from their home language to standard English. Their basic concern was not that
Ebonics was a separate language, but that African American children--more than
any other language group--were not achieving levels of English proficiency.
Oakland Superintendent Carolyn Getridge (1997) wrote "...this policy mandates
that effective instructional strategies be utilized to ensure that every child
has the opportunity to achieve English language proficiency. Language
development for African American students...will be enhanced with the
recognition and understanding of the language structures unique to many African
American students..."(p. 27).
In essence, many African American
children speak Ebonics at home, and take it to school. They've learned it from
their families and communities. Unfortunately, at school peers tease and
teachers often scold, correct and admonish African American students not to
"talk like that." As a result, African American Ebonics speakers feel degraded
It is out of this need to affirm the culture of
African-American children while simultaneously transitioning them to "standard"
English that the Ebonics movement evolved. Dr. Robert Williams, who coined the
term Ebonics, states "the important point here is that my language is me! It is
an extension of my being, my essence. It is a reflection and badge of my
culture. Criticism of my language is essentially a direct attack on my self
esteem and cultural identity" (1997, p. 209).
Before describing predominant responses to the Ebonics
controversy, I will present two theories concerning its roots as a linguistic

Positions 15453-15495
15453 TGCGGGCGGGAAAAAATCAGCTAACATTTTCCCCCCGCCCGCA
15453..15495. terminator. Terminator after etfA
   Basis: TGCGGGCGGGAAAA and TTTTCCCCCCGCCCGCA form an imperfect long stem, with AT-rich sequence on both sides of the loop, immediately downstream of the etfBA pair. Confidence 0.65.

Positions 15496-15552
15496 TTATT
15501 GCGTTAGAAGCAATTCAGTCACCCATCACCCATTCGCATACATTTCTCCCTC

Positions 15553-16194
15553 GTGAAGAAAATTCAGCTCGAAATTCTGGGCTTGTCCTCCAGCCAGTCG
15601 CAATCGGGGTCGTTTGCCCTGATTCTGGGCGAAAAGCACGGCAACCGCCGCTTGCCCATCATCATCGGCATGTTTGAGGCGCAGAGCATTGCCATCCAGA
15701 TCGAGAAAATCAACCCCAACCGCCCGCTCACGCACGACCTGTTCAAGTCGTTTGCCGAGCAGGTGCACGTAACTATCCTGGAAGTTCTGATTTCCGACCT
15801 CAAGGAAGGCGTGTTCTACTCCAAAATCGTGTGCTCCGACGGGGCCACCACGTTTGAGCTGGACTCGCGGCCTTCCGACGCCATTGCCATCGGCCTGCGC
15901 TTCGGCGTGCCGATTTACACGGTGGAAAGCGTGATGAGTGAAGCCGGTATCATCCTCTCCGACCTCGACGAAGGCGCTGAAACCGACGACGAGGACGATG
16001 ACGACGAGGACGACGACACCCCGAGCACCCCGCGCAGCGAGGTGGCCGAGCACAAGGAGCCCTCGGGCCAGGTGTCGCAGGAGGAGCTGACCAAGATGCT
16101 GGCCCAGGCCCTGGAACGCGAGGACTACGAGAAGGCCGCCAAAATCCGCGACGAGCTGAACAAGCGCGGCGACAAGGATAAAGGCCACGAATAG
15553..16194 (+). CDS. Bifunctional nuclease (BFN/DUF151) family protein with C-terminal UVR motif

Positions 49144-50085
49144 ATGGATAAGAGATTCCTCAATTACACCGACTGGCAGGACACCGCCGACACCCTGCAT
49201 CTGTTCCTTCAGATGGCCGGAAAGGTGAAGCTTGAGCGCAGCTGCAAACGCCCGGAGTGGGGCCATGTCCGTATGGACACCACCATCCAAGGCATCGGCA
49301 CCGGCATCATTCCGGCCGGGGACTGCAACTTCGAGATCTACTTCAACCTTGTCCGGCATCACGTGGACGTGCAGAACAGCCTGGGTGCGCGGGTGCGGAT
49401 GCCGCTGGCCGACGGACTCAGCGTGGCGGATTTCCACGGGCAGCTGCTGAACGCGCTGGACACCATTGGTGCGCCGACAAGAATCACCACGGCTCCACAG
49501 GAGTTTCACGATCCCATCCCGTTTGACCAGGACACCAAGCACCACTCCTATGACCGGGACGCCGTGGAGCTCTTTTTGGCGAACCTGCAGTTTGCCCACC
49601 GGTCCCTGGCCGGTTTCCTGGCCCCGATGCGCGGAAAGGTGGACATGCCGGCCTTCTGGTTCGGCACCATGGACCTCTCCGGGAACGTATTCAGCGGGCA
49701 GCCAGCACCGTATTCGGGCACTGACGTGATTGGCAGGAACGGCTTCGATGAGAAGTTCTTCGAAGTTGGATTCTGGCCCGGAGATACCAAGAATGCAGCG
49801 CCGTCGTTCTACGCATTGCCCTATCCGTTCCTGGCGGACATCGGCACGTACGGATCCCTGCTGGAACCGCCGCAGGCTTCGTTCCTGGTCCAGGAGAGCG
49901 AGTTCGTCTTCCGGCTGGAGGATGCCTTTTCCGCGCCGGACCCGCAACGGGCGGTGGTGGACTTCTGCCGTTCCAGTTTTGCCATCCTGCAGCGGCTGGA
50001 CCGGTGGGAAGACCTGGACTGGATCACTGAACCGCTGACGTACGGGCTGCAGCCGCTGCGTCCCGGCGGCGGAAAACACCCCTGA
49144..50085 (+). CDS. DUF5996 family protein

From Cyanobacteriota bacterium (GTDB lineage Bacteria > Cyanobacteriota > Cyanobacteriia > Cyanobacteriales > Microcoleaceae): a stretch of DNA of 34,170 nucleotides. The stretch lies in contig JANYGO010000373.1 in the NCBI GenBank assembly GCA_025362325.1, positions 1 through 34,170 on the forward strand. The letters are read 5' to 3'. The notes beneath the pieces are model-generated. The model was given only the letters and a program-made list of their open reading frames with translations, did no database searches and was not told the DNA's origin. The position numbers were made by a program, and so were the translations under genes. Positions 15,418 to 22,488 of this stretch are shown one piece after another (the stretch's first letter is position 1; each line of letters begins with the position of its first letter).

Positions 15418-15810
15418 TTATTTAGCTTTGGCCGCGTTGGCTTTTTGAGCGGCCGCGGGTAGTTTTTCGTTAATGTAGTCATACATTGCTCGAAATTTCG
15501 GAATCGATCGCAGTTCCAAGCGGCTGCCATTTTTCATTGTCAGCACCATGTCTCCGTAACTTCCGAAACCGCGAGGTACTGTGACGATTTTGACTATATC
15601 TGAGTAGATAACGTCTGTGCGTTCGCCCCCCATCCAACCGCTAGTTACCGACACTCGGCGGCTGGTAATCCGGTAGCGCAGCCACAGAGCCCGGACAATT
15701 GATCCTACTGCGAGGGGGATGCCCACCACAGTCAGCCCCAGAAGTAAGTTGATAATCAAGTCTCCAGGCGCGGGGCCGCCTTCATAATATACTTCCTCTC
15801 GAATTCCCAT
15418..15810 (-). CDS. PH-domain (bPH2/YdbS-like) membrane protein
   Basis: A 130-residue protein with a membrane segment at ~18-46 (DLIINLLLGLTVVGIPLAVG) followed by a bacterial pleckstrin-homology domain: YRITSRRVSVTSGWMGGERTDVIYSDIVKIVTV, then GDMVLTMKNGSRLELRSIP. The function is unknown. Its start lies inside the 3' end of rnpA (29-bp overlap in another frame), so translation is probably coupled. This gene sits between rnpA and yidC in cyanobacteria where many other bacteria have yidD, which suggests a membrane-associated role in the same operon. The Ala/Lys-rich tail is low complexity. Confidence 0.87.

system: The two are referred to as the Pidgin/Creole and the African Retention
theories (Williams, 1997).
According to the Pidgin/Creole theory,
Africans were brought from predominantly West African areas to America speaking
a variety of languages. Holloway (1996) describes the enforced isolation of
Bantu tribes on American plantations in the Carolinas. This allowed slaves to
retain many aspects of their culture including religion, folk tales,
storytelling and naming practices. As a result of this separateness, Africans
were able to retain much of their cultural identity -- sharing across and
between tribes - while adopting American customs and language. This composite
language of various slave groups evolved into "pidgin" language. Pidgin was not
the native language of any one group. Creole has pidgin as its source; children
learned this pidgin language from their parents and the newly created language
was called Creole (Williams, p. 211). Asante (1996) describes a second stage of
language development, "Englishization" or Ebonics whereby the Creole speaker
began to "code switch." This is a process of transitioning back and forth to
The second theory, African Retention, posits that